This site has resources that you may not have used. Go up to www.largeformatphotography.info (click on the LF Home Page button at the upper left of the screen) and read the FAQs. Go to the lenses forum, click on the link in the first post in the sticky "Where to look ..." and buy one of the books on LF recommended in it.

    For most of us, the first LF camera was the wrong LF camera. The first camera served to teach us what we liked/disliked and needed.

  5. #5

    Join Date
    Aug 2019
    Posts
    100

    4x5 Camera

    Yes, it is a speed graphic. I think I will use lenses upper than 67mm considering my photo needs.
    Thank you for the link.

  6. #6

    Join Date
    Dec 2001
    Location
    San Joaquin Valley, California
    Posts
    9,006

    Re: 4x5 Camera

    Speed Graphics are hand holdable so they add a lot of flexibility to street photography and portraiture. A Crown Graphic Special, with the correct cam for your chosen lens, has a top mounted rangefinder which adds to the flexibility as well as being simpler (IMHO) since there is no built in shutter curtain. Check out www.graflex.org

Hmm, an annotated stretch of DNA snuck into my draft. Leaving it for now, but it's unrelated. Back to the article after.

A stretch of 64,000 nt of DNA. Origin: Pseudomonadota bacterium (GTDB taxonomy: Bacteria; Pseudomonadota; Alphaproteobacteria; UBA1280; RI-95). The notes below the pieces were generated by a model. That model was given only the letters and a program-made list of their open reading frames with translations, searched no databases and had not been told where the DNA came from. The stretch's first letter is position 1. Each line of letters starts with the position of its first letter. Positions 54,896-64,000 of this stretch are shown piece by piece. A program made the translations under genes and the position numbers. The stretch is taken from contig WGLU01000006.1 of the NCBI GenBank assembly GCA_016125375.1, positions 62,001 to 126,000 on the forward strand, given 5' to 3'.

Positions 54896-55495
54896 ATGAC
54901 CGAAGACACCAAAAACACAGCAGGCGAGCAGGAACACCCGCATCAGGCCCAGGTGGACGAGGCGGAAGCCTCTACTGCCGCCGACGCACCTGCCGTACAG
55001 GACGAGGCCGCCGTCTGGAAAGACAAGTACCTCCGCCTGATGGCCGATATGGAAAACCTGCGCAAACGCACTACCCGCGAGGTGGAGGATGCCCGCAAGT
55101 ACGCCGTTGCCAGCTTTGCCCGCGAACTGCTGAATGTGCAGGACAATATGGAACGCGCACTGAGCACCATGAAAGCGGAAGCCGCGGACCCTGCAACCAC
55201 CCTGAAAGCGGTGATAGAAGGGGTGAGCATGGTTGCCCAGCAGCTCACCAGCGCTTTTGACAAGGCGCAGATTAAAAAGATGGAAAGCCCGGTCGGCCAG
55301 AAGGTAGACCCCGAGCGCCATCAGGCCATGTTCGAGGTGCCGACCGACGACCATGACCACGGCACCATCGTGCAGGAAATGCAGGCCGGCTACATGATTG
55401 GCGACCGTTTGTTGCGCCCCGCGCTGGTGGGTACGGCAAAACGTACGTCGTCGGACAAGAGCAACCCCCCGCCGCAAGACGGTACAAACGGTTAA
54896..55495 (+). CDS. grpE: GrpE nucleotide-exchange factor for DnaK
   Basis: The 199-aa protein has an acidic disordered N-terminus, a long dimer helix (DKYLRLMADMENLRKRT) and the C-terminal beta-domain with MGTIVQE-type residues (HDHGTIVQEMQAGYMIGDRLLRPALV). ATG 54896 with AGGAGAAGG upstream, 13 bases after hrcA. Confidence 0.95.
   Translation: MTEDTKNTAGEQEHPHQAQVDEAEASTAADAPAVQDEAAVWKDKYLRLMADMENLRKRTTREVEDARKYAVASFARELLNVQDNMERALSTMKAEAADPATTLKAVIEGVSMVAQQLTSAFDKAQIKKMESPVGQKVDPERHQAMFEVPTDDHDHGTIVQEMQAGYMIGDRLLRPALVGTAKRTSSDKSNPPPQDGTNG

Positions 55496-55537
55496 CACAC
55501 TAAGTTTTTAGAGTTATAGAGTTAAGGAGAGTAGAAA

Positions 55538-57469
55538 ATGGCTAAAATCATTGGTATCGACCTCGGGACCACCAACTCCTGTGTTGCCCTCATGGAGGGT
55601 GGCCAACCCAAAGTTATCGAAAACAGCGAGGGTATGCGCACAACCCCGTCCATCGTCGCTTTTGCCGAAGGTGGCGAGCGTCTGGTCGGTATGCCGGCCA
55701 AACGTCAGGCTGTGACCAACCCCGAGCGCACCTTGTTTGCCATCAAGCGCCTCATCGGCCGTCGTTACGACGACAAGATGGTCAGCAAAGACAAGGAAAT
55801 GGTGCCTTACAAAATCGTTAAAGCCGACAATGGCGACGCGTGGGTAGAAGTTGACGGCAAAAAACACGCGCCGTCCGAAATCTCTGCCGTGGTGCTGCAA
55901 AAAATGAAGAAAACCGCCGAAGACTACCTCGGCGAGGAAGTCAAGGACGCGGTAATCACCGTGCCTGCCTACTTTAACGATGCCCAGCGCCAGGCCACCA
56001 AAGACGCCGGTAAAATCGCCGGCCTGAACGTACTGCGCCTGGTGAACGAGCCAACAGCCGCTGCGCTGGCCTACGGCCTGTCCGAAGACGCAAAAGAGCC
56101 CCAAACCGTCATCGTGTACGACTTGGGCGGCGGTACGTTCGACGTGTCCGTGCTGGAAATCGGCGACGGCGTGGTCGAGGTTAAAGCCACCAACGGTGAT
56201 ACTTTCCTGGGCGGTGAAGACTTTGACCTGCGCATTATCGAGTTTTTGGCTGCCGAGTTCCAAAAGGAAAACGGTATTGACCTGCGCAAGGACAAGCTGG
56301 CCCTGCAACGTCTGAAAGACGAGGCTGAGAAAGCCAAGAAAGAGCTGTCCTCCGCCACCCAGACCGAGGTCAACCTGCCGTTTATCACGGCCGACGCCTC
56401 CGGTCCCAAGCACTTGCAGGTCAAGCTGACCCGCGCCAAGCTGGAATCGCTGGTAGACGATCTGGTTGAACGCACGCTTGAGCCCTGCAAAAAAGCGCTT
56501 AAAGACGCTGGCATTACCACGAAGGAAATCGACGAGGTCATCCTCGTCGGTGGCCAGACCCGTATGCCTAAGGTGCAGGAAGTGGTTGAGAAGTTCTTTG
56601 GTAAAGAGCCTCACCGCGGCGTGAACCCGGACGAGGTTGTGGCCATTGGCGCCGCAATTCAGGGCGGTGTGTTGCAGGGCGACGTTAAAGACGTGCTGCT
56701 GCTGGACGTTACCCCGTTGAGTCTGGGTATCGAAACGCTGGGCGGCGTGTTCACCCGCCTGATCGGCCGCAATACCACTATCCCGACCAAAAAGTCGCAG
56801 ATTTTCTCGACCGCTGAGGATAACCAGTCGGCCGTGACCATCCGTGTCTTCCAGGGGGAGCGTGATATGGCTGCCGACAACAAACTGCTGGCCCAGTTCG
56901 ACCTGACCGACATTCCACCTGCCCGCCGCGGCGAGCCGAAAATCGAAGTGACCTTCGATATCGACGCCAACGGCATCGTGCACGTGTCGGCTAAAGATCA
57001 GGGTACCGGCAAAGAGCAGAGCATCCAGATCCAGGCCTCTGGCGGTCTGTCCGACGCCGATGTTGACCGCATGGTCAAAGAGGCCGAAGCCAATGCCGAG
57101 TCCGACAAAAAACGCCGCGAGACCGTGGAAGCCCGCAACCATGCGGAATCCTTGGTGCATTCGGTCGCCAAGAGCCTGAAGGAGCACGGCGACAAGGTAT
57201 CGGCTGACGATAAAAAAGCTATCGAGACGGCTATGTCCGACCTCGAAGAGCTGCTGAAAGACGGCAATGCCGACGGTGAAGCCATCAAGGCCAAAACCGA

Maybe not so much for landscapes though.
    I steal time at 1/125th of a second, so I don't consider my photography to be Fine Art as much as it is petty larceny.
    I'm not OCD. I'm CDO which is alphabetically correct.

  7. #7

    Join Date
    Aug 2019
    Posts
    100

    4x5 Camera

    Quote Originally Posted by John Kasaian View Post
    Speed Graphics are hand holdable so they add a lot of flexibility to street photography and portraiture. A Crown Graphic Special, with the correct cam for your chosen lens, has a top mounted rangefinder which adds to the flexibility as well as being simpler (IMHO) since there is no built in shutter curtain. Check out www.graflex.org